“Kava is like chamomile on steroids.”~ unknown.
I always stress out before we leave on a trip. This month we are leaving for two and one half months. First stop Cuba, then Mexico for a month, then to the states to visit family and check on our house.
Planning for an extended trip is exhausting. It takes months of planning to book Airbnbs, transportation, and flights. Then, there is the planning for our housesitters, bills to pay ahead, etc.
Kava to the rescue! When we were in Fiji last November, I wanted to go to a Kava ceremony. Instead, our Airbnb hosts brought the Kava ceremony to us. The Fijian house keeper took us to the market to pick out the best Kava roots and coconut husk cups.
Kava is a mildly narcotic drink made from mixing the powdered root of the pepper plant (piper methysticum) with water. it is known as yaqona or simply grog in Fiji. Most open-air markets in Fiji have stalls and stalls of the Kava root.
Maria, the housekeeper, knew exactly where to take us. She inspected and smelled the Kava roots, so she could take only the best to be ground into powder.
Then, her husband dipped the bag of powdered Kava into a bowl of water. He dipped and squeezed…dipped and squeezed straining the powerful Kava juice into the water until it looked kind of like a muddy pond after a heavy rain.
Kava has many benefits, but the downside is the taste. It reminds me of grainy mud. Ron drank a bowl, then I drank one. We weren’t sure what to expect, if anything, but one cup each left us feeling relaxed and a little tingly.
That evening Maria performed a Kava ceremony for us. The ceremony of drinking Kava is to the Fijians like the formal tea ceremony is to the Chinese and Japanese. Enjoyed on both important and social occasions, Kava is traditionally accompanied by a ceremonial atmosphere.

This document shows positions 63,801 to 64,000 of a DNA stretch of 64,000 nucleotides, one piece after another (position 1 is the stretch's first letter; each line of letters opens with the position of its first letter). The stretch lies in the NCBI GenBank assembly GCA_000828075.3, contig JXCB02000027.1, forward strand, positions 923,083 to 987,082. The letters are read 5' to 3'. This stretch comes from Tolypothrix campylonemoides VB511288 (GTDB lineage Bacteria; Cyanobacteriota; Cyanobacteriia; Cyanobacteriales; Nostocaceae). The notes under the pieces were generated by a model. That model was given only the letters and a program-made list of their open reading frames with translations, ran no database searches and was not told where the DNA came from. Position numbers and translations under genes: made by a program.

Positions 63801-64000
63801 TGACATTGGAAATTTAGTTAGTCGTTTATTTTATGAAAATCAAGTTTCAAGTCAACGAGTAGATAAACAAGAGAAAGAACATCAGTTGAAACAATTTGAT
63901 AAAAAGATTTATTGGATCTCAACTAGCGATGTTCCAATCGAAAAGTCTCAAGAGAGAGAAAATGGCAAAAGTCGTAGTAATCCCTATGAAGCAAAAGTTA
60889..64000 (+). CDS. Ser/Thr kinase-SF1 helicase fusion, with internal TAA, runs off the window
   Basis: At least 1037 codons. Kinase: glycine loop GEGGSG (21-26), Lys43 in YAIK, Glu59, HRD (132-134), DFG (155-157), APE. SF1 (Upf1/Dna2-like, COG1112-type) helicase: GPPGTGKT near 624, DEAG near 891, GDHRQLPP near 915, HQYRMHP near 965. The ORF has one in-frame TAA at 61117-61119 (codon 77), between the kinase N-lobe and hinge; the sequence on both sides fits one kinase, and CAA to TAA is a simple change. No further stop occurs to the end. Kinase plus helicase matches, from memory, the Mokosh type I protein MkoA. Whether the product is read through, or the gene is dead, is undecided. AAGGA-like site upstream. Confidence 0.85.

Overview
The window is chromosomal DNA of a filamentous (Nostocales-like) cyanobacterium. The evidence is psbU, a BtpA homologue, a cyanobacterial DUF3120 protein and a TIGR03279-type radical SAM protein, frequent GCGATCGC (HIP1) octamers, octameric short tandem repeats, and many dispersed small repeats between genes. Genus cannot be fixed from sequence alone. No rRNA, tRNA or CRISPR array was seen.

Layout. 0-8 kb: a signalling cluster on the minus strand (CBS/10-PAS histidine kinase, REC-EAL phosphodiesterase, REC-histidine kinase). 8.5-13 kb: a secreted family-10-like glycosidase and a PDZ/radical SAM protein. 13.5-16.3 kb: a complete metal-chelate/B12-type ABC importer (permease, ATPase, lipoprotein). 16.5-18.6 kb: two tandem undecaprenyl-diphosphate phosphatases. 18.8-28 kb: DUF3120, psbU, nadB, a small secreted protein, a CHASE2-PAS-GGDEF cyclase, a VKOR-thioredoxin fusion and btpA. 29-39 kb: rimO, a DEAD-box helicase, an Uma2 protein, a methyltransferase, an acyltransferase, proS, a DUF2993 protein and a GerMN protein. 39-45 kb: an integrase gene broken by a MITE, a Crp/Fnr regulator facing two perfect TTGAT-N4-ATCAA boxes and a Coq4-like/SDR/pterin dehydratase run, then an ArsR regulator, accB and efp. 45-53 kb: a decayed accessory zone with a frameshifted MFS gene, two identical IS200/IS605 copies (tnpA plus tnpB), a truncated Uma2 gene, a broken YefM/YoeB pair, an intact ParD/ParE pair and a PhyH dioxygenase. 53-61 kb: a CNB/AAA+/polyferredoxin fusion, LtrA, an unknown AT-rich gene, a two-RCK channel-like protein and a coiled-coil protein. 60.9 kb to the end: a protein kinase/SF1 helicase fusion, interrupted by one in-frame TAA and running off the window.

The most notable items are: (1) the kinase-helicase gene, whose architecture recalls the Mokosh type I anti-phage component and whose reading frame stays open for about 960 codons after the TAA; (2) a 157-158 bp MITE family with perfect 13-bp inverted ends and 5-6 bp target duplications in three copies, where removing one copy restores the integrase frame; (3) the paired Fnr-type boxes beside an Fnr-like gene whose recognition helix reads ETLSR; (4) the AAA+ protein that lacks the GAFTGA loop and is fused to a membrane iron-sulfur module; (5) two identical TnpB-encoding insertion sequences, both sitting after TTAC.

People of the Pacific Islands have used it for centuries as everything from a pain reliever to a ceremonial drink. Every evening, one can find small Kava stands in the neighborhoods where neighbors and friends partake in the ceremony.
Usually, everyone sits in a circle on the floor while a large bowl called a tanoa is placed in front of the leader. The Kava root is pounded and the pulp placed into a cloth sack, then mixed with water where it turns a brownish muddy color.
The leader, Maria, strained the liquid and filled a small coconut husk cup called a bilo to be presented and drunk in one shot by the chief guest, who must clap once before and after swigging the Kava. Then, the order of serving continues from the most important guest down the ranks in order of status.
After the first cup, I had a numb feeling around my mouth, lips and tongue and a sense of relaxation. After the fifth cup, I was hooked on Kava. It helped me relax without dulling my mental edge. WOW!
We brought a bag of powdered Kava home with us. Whenever I feel stressed, we have our tiny Kava ceremony and the stress melts away.
Here are some of the benefits of Kava:
Health Benefits of the Kava Kava Root
We are leaving in a week for Cuba and I heard the internet is really, really slow
( that is, when you can find it) thus, I won’t post anything when we are gone for the month of March. We fly from Havana to Mexico where we have a really cool AirB&B apartment for a month with fast wi-fi. Whoopie! Stay tuned for lots of April posts and try some Kava in the meantime.
How do you relieve stress?